Automatic CELLPOSE 2.2 segmentation of neurons in human neocortex

4. Running custom model for segmentation of fragments of cortical sections

As opposed to images, used for training the model, which were relatively small (480×480 pixels), cortical section images used to run the model to obtain segmentation results for further analysis were significantly larger: approximately 3000×4000 pixels. Surprisingly, CELLPOSE 2 takes care of sub-dividing a big image into a subset of smaller images for segmentation and assembling segmentation result into result image of the same size as initial image.

Running custom model on limited number of images is possible using CELLPOSE GUI. Processing of substantial number of images systematically requires coding in Python. Examples of required code are available as Colab script files, open for downloading (link to Colab script), as well as on Youtube (

Segmentation results are available in two types of image data: grey-level images called “masks”, and sets of pixel coordinates of segmented cells called “outlines”. Masks images can be saved as grey-level images where each blob is assigned a unique grey level and represents segmentation mask of a corresponding cell. Also, this image can be used to assign a unique color to each segmented object (see Fig. 4).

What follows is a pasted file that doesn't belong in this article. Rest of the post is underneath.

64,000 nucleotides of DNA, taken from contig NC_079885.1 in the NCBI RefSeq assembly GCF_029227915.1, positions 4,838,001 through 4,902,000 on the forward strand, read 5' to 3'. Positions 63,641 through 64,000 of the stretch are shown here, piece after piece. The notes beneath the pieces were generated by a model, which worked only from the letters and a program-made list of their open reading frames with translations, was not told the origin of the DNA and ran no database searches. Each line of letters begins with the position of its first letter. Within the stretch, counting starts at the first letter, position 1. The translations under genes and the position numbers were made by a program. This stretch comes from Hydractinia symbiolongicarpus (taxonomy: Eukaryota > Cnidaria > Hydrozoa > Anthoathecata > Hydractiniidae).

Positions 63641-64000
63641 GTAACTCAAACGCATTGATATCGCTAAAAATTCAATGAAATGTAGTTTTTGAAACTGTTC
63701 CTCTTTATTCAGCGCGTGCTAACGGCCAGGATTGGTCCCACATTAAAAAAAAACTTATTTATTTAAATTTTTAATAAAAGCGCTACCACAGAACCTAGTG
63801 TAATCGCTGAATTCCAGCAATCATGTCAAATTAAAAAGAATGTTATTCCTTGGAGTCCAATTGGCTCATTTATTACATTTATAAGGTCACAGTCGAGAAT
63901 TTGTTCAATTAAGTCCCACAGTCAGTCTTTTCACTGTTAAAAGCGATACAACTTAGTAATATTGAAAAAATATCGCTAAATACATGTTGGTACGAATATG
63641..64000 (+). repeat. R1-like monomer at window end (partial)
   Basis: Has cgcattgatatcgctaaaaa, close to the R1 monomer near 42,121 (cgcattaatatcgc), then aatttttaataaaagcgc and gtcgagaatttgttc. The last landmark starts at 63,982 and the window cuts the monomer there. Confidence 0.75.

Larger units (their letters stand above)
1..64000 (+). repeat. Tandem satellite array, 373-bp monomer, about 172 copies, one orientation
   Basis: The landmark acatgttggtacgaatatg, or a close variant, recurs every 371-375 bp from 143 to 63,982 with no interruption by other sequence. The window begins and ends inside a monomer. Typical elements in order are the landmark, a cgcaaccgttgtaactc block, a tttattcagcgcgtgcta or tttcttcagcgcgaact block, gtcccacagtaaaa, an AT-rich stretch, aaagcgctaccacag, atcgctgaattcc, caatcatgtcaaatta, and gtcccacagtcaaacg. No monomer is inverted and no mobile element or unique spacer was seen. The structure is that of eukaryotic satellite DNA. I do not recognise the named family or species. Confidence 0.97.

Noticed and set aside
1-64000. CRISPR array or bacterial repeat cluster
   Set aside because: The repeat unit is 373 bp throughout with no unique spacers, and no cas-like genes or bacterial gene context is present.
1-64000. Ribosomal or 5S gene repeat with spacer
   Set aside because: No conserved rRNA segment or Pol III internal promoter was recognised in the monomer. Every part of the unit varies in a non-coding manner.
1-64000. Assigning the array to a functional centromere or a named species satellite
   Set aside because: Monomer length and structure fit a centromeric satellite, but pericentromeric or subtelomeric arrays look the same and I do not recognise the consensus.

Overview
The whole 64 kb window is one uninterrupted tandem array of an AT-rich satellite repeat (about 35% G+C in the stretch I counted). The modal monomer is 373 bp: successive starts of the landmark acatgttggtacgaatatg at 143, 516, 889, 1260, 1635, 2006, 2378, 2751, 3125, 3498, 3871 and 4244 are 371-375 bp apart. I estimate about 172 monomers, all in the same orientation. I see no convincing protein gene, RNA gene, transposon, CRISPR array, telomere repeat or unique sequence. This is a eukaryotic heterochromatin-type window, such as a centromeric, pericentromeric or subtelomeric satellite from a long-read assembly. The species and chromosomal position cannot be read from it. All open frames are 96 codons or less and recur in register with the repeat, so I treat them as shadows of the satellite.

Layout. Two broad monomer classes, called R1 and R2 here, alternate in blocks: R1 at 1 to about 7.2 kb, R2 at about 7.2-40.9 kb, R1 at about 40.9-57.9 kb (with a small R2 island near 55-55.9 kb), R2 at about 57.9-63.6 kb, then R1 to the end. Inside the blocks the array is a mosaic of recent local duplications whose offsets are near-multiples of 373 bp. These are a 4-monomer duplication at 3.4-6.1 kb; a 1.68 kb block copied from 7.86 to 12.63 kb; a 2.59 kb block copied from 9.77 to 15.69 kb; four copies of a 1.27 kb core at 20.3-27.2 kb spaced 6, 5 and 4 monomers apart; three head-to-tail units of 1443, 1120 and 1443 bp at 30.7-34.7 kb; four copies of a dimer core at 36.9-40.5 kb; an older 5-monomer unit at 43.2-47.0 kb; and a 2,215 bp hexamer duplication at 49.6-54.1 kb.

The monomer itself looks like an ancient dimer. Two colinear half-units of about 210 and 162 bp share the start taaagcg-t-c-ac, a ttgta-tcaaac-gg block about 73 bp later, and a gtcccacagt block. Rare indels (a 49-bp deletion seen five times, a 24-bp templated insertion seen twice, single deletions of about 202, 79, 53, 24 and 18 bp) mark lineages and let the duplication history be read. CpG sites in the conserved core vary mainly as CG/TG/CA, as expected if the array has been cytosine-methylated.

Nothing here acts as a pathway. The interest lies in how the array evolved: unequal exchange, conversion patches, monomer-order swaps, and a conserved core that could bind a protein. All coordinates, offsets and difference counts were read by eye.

Fig. 4: Color-coded results of segmentation. Each segmented cell is assigned a unique color.

Outlines, in particular, can be used to demonstrate segmentation results by drawing perimeter of segmented labels on initial images.

For practical use, we transformed “mask” images to binary images, and used “outlines” to preserve connectivity of segmented blobs. We used these binary images for morphometry and statistical analysis of cortical structure (see below).

To make a short conclusion, we have to say the following: we were involved in development of segmentation algorithms of human neocortex for many years (3, 4, 5, 6, 7). Our approach was based on algorithms of Mathematical Morphology, and implemented different languages and libraries, starting from “TASIC” (Ernst Leitz, Wetzlar, 1980-1989), ending with MAMBA-Image (Nicolas and Serge Besher, Center for Mathematical Morphology, France,, much later. Based on our experience, we can conclude, that CELLPOSE 2 represents the best tool and provides the most robust solution among numerous solutions and libraries, developed for segmentation of microscopic images of different cell types so far. Literally, the segmentation task, which required many month or even years using prior approaches, was accomplished during several weeks using CELLPOSE 2. Needless to say, CELLPOSE 2 is one of the best examples of tremendous progress, demonstrated by recent development of Artificial Intelligence and Deep Learning algorithms so far.

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